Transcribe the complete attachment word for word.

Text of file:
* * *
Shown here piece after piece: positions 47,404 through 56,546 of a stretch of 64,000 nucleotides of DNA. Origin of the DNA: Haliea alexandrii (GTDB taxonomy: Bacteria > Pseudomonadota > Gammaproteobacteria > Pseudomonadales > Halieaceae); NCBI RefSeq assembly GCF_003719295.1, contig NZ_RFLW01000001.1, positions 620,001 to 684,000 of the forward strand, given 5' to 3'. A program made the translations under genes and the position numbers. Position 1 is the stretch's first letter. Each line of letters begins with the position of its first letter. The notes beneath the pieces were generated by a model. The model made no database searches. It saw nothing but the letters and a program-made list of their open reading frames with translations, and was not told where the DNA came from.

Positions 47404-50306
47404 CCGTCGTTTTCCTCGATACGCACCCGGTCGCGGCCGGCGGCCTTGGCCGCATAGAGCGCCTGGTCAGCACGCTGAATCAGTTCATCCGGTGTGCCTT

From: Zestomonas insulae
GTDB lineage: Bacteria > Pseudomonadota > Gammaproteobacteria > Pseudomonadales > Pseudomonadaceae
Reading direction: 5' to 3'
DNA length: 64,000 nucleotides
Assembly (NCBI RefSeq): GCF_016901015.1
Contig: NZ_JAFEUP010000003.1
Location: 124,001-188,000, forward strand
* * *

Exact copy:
Shown here piece after piece: positions 47,404 through 56,546 of a stretch of 64,000 nucleotides of DNA. Origin of the DNA: Haliea alexandrii (GTDB taxonomy: Bacteria > Pseudomonadota > Gammaproteobacteria > Pseudomonadales > Halieaceae); NCBI RefSeq assembly GCF_003719295.1, contig NZ_RFLW01000001.1, positions 620,001 to 684,000 of the forward strand, given 5' to 3'. A program made the translations under genes and the position numbers. Position 1 is the stretch's first letter. Each line of letters begins with the position of its first letter. The notes beneath the pieces were generated by a model. The model made no database searches. It saw nothing but the letters and a program-made list of their open reading frames with translations, and was not told where the DNA came from.

Positions 47404-50306
47404 CCGTCGTTTTCCTCGATACGCACCCGGTCGCGGCCGGCGGCCTTGGCCGCATAGAGCGCCTGGTCAGCACGCTGAATCAGTTCATCCGGTGTGCCTT

From: Zestomonas insulae
GTDB lineage: Bacteria > Pseudomonadota > Gammaproteobacteria > Pseudomonadales > Pseudomonadaceae
Reading direction: 5' to 3'
DNA length: 64,000 nucleotides
Assembly (NCBI RefSeq): GCF_016901015.1
Contig: NZ_JAFEUP010000003.1
Location: 124,001-188,000, forward strand